Following the demonetisation policy and the ban on Rs 500 and Rs 1,000 notes, NRI and foreign tourists from abroad had expressed their concerns to the Ministry of External Affairs over the accessibility to the new currency notes. To sought the issue, the government had formed an inter-ministerial committee to look into the concern.
Foreign missions had pleaded the MEA for the access to more funds for a smooth collection of visa fee and consular.
Spokesperson of the Ministry of External Affairs told that a few foreign missions had expressed their need to collect consular and visa fees in old notes and had also sought for solutions for the exchange of the same.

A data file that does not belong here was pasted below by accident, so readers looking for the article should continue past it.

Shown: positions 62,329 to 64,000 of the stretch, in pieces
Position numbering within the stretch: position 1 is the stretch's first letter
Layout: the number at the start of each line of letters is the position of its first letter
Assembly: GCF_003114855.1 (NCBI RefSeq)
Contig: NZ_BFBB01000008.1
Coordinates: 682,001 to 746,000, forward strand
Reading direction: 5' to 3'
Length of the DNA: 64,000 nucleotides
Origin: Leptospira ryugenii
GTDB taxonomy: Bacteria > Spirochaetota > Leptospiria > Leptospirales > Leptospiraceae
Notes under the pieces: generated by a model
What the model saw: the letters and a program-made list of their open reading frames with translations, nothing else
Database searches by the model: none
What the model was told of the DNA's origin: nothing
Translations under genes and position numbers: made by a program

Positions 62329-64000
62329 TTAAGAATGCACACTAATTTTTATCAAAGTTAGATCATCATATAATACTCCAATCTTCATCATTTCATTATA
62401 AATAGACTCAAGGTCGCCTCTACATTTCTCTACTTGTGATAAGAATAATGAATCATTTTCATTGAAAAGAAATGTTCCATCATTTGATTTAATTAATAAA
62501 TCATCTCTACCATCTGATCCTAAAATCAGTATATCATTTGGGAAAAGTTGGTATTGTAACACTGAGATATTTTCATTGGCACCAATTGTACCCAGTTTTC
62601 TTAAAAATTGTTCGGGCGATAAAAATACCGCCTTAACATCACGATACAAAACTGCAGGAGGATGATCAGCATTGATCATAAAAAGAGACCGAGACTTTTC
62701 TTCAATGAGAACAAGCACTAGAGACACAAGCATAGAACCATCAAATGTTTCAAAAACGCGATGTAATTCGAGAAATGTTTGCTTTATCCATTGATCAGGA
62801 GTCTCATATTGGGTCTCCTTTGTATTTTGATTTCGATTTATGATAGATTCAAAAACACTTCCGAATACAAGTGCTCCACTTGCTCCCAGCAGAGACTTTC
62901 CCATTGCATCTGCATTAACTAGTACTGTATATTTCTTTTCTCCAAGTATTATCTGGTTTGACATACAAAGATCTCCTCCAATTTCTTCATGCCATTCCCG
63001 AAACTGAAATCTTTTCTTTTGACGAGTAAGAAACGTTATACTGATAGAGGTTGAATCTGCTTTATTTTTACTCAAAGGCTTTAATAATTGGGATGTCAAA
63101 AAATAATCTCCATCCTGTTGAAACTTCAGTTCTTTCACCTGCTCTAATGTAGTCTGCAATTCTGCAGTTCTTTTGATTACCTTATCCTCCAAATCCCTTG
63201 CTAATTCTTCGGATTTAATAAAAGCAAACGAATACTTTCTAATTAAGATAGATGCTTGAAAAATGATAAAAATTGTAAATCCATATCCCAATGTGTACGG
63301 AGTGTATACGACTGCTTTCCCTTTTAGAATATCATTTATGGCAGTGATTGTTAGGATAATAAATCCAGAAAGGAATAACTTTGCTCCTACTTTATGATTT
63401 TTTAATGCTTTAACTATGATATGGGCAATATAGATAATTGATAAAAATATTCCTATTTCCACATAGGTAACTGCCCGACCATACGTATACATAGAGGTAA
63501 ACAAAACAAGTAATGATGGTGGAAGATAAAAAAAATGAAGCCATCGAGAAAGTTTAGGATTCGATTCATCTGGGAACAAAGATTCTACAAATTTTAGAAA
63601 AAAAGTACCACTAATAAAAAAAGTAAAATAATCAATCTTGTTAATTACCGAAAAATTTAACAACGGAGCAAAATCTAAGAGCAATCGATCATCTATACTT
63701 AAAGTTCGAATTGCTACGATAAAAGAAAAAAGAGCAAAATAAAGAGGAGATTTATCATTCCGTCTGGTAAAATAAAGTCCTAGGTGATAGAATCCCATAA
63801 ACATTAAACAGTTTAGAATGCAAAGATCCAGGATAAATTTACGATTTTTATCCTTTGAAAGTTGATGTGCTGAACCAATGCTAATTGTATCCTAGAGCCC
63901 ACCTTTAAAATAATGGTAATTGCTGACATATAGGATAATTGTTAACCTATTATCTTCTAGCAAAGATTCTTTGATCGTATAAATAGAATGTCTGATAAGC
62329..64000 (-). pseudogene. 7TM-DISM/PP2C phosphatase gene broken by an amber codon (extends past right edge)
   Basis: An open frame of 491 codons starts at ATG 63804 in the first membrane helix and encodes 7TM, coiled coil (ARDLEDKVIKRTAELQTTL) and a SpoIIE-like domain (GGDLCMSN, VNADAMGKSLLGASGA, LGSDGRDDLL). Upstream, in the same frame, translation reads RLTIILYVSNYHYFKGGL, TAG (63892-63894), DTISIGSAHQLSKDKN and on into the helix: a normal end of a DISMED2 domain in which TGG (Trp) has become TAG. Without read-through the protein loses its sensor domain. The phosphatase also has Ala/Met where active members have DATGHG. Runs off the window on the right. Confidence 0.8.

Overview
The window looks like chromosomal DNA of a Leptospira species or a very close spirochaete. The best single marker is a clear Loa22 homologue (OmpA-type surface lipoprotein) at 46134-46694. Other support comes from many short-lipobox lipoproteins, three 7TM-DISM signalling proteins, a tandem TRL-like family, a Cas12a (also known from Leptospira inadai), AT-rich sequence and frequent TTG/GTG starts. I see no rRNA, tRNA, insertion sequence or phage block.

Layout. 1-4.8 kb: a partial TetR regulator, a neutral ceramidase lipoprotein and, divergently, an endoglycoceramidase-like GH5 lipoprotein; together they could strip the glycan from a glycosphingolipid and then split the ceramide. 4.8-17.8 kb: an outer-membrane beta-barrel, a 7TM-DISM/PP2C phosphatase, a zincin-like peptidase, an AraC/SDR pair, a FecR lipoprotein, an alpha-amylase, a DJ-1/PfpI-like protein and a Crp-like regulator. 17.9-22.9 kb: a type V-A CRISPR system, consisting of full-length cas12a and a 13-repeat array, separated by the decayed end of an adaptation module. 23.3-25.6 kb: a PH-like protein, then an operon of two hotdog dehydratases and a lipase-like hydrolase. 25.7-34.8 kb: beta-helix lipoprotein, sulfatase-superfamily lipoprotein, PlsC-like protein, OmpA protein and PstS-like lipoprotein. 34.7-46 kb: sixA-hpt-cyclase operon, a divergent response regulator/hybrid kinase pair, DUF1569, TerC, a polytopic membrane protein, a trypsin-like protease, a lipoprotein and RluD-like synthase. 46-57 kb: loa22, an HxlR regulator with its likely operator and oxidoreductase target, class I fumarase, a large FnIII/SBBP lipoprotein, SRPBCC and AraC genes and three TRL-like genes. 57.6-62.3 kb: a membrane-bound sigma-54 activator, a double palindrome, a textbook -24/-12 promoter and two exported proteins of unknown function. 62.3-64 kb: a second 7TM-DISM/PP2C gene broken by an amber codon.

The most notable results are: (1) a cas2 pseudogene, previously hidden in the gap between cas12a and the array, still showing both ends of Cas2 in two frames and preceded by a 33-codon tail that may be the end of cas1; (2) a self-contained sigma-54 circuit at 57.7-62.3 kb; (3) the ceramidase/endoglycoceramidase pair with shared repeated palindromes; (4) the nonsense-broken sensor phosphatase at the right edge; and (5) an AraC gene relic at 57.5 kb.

NRIs, with Indian currency notes living abroad had also express their concern over the exchange of the old notes with newer ones. The money changer associations abroad had also expressed similar concerns.
Citing the increase in the circulation of black money in the country, Prime Minister Narendra Modi, on November 8, had initiated the demonetisation policy, following which currency notes of the denominations, Rs 500 and Rs 1,000 had been banned and replaced with new currency notes. Post the anti-graft note-ban policy, there had been a chaotic situation among the common people, with most of them standing on long queues outside banks and ATMs to replace their old currency notes with the new ones, thereby trying to save their cash from turning into useless pieces of papers.